Heartbreaking Video Shows the Grim Reality of Poaching as Baby Rhino Mourns Its Dead Mother
This is one of the saddest videos that we have shared. It perfectly illustrates the horror of wildlife poaching and the brutal consequences of the trade in wildlife products. A mother rhino has been killed by poachers and her horn has been brutally torn from her body. Meanwhile, her calf is clearly very distressed by what has happened. She is trying to suckle from her dead mother’s body. At least there is some good news at the end of this tragic situation. We learn from the video that the calf is rescued and raised in a refuge. She was named Lottie. Whilst this is nowhere near a happy ending, at least this beautiful wild animal got a chance at life.
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Where Do Rhinos Normally Live?
In Africa, there are two native species of rhinoceros. White rhinos are mainly found in South Africa but they have recently been re-introduced into Botswana, Swaziland, Namibia, and Zimbabwe. Also, the southern white rhino has been introduced to Kenya, Zimbabwe, and Côte d’Ivoire. Black rhinos on the other hand live mainly in South Africa but there are also populations in Cameroon and Kenya. Overall, the black rhino population has declined by over 97 percent since 1960.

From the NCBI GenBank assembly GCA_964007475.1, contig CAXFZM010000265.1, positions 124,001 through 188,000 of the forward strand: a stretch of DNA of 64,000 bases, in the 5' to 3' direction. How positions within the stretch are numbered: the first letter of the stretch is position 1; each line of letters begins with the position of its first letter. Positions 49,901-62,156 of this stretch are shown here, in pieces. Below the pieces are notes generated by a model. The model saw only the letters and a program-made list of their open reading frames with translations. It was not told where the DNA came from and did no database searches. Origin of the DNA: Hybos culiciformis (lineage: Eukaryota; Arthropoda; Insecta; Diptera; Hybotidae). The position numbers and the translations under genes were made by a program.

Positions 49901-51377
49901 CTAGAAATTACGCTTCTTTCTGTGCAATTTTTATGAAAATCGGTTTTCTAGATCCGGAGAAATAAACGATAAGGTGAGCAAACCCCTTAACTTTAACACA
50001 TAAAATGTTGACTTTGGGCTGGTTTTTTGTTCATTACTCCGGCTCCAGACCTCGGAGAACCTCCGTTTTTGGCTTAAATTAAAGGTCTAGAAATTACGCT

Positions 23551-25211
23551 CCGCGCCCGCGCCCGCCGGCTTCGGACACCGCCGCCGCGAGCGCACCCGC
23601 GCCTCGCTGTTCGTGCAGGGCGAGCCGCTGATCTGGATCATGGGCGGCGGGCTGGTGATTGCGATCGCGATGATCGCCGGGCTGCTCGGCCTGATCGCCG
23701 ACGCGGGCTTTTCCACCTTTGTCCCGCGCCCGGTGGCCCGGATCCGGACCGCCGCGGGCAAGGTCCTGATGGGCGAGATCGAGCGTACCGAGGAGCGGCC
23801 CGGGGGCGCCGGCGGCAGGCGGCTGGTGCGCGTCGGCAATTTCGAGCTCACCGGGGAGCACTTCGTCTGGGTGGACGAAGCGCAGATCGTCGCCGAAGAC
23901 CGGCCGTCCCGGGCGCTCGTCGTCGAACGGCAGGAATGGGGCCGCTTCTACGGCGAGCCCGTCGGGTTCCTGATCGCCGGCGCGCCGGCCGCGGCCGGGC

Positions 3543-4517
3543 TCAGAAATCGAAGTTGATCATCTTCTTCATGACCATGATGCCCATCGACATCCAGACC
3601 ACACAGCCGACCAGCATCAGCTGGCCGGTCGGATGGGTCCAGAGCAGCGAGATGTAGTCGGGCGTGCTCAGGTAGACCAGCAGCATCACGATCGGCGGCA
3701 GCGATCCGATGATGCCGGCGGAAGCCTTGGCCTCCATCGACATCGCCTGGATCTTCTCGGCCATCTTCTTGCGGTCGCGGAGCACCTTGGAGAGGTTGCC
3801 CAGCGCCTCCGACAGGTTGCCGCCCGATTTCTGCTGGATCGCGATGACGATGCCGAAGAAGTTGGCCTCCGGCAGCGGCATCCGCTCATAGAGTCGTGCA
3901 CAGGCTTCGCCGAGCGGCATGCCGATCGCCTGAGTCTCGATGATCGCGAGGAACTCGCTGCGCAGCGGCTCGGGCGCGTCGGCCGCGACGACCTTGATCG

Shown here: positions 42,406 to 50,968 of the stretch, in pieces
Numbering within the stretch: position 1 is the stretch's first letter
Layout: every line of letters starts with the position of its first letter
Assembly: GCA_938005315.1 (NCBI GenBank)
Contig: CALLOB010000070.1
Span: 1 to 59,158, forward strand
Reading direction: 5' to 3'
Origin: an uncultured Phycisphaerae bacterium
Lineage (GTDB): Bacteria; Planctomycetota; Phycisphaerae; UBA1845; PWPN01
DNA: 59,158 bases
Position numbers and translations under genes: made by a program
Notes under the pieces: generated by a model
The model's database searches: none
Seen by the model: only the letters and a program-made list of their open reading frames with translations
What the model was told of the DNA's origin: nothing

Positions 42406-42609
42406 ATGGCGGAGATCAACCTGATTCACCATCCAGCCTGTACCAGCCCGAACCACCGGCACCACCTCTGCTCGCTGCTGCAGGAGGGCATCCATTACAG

What Are the Threats to Black Rhino Numbers?
In the wild, both black and white rhino adults have no natural predators. However, they are both hunted by humans for their horns. The major trade in rhino horns is in Asia where they are used as ornaments and in traditional medicine. Rhino horns are made from keratin which is the same substance that you find in human hair and nails. There is no evidence that they can cure cancer or any other conditions or diseases.
Habitat loss is also a major threat to rhino numbers. As human populations in the area grow, human activities impact on the rhino’s resources. The agricultural, logging, transport, and building industries all destroy natural rhino habitats.
What Can Be Done to Protect Rhinos?
Organizations such as the African Wildlife Foundation are taking steps to save rhinos from extinction. These include engaging the public and spreading public awareness of the illegal rhino horn trade. They have also constructed rhino sanctuaries and have recruited wildlife scouts. This organization is also calling for increased surveillance on the ground and wants to strengthen the laws surrounding rhino protection.